Coding style & idiomatic Python

Here's the place for discussion related to coding in FreeCAD, C++ or Python. Design, interfaces and structures.
matthijskooijman
Posts: 69
Joined: Thu Mar 25, 2021 10:59 am

Coding style & idiomatic Python

Postby matthijskooijman » Thu May 13, 2021 3:23 pm

I've been doing a lot of digging in the code lately (mostly Draft/Arch Python code), and I've noticed some recurring patterns in the FreeCAD codebase, that I think could be improved into code that is more idiomatic python, more concise, easier to read and probably faster too here and there. I highly suspect that some of the people writing this code have limited background in Python and are simply unaware of some of the Pyhon features that could help here.

In my local checkout I've done a few small of these improvements, but I'm a bit hesitant to submit them as a pull request, since it's essentially changes that do not improve the functionality at all, do require some non-negligable effort to change and review, and I'm not so sure if such changes would be welcomed. Also, there's a thin line between objectively improving the code, and forcing my own ideas of beatiful code on others.

However, regardless of *changing* the current code in such a way is welcome, I suspect that it would be good to at least flag such issues, so people can form an opinion (maybe some of these things are intentionally simple) and maybe use my suggestions at least in new code that is written. So below, I'll describe some of these patterns that I've found. I'll try to do this using a diff showing the improvement, to hopefully make things easy to understand.

Let me know what you think, both of the examples/patterns themselves (to see whether we should apply them), as well as of the form of my suggestions (to see if I should offer more when I find them).

1. hasattr() or getattr()

In a lot of places, hasattr() is used to check whether a property exists, and if so it is queried using two nested ifs as shown below. Often, there is also an else to handle the case where the attribute does not exist, which is often identical to inner if. A lot more concise is to use the getattr() function, which retrieves an attribute and if the attribute does not exist, returns a configurable default (the second argument). Consider below:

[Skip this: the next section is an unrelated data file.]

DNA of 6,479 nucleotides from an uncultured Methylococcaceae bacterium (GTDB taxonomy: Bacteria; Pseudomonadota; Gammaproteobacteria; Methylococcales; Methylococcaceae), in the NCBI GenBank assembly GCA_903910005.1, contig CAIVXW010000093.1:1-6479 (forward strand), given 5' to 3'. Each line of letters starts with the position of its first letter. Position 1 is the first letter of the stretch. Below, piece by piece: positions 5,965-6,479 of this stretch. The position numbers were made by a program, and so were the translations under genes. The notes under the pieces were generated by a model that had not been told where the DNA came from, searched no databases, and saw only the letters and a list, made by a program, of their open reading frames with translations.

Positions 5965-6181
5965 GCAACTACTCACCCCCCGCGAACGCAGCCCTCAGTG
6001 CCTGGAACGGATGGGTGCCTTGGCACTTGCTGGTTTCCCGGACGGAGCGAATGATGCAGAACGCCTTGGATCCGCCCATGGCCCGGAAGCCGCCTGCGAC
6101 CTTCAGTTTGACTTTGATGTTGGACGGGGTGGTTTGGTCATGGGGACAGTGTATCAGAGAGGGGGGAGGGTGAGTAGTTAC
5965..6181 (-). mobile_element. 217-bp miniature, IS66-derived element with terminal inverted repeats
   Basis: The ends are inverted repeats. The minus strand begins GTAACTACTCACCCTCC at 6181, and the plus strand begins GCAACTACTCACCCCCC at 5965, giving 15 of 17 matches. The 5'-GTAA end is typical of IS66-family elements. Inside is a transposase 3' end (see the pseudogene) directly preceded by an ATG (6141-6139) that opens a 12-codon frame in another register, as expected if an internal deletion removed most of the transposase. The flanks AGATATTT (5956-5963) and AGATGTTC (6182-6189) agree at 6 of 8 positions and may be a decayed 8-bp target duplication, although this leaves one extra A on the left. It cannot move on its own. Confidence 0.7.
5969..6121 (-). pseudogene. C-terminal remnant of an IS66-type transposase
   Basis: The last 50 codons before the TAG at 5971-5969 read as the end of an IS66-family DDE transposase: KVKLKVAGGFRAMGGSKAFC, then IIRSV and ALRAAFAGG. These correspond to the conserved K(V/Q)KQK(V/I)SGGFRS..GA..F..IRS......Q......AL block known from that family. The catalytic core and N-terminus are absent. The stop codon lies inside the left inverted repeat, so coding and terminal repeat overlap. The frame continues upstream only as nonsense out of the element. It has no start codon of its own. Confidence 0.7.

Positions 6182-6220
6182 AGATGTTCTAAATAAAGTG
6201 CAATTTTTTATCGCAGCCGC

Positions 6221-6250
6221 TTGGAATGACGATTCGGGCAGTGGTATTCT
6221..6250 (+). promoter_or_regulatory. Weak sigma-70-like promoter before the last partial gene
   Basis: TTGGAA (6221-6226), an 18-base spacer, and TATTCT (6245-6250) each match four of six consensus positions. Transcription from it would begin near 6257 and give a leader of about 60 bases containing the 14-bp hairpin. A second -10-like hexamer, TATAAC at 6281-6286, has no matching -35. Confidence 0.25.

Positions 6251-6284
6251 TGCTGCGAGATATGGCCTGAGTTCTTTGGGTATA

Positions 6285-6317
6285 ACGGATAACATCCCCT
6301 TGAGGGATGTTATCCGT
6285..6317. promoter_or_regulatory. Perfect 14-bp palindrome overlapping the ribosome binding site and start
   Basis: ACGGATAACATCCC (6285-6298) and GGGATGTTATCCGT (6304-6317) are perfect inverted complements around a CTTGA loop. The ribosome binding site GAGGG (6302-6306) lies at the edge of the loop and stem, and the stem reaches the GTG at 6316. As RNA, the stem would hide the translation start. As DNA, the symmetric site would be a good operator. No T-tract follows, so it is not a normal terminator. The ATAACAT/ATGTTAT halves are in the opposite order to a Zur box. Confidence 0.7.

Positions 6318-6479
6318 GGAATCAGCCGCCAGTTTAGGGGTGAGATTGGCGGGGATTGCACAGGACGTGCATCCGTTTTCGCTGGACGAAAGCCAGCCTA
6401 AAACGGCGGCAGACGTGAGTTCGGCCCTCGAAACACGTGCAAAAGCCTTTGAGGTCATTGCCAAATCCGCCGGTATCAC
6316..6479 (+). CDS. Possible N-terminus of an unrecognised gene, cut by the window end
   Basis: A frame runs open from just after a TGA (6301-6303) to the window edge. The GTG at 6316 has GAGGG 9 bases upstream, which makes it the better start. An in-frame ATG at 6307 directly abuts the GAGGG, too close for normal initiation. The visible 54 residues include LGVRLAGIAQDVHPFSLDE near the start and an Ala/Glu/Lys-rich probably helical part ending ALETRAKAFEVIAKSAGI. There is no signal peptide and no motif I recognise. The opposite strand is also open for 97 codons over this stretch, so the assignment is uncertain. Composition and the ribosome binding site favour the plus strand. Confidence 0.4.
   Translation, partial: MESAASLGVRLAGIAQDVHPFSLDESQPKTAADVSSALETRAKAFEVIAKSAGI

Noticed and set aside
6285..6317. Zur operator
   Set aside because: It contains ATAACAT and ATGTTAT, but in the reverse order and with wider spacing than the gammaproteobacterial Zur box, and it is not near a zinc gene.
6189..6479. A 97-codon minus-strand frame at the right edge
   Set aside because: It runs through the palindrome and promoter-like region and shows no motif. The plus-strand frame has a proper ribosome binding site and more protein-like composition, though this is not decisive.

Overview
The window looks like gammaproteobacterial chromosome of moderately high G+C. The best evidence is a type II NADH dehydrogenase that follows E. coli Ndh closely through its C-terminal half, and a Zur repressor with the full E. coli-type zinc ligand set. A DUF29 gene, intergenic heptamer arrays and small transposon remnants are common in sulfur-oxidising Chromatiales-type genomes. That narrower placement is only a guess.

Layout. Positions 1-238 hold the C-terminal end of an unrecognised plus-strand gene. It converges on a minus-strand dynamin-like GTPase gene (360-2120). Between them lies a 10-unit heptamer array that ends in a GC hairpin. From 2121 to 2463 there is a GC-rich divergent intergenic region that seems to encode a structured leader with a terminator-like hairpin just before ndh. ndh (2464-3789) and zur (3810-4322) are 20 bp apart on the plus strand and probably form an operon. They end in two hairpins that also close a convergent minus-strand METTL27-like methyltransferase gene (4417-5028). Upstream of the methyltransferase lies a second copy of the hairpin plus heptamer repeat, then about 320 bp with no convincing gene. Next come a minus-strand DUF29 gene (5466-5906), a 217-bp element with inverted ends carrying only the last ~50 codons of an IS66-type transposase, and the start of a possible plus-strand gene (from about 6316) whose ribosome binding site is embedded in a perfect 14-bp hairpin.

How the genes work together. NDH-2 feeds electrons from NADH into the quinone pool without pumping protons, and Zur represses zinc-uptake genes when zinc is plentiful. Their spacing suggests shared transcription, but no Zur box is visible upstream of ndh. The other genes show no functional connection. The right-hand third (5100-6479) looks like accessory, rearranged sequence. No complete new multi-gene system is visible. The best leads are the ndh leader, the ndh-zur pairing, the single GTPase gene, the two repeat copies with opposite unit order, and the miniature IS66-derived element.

Code: Select all

--- a/src/Mod/Draft/draftobjects/wire.py
+++ b/src/Mod/Draft/draftobjects/wire.py
@@ -102,10 +102,7 @@ def execute(self, obj):
             if obj.Base.isDerivedFrom("Sketcher::SketchObject"):
                 shape = obj.Base.Shape.copy()
                 if obj.Base.Shape.isClosed():
-                    if hasattr(obj,"MakeFace"):
-                        if obj.MakeFace:
-                            shape = Part.Face(shape)
-                    else:
+                    if getattr(obj,"MakeFace",True):
                         shape = Part.Face(shape)
                 obj.Shape = shape
         elif obj.Base and obj.Tool:
Note that after this change, the part.Face(shape) call happens only once, and it is now easier to see that the default value of MakeFace is True. Also, for cases where there was no else clause (i.e. when the attribute is not present, do nothing), the default value could be made False.

The default value can of course be any value, so sometimes it can help to use it with an empty list, e.g.:

Code: Select all

--- a/src/Mod/Arch/ArchComponent.py
+++ b/src/Mod/Arch/ArchComponent.py
@@ -1426,14 +1426,12 @@ def claimChildren(self):
                     c = []
                 else:
                     c = [self.Object.Base]
-            if hasattr(self.Object,"Additions"):
-                c.extend(self.Object.Additions)
+            c.extend(getattr(self.Object, "Additions", [])
-            if hasattr(self.Object,"Subtractions"):
-                for s in self.Object.Subtractions:
+            for s in getattr(self.Object, "Subtractions", []):
                     if Draft.getType(self.Object) == "Wall":
                         if Draft.getType(s) == "Roof":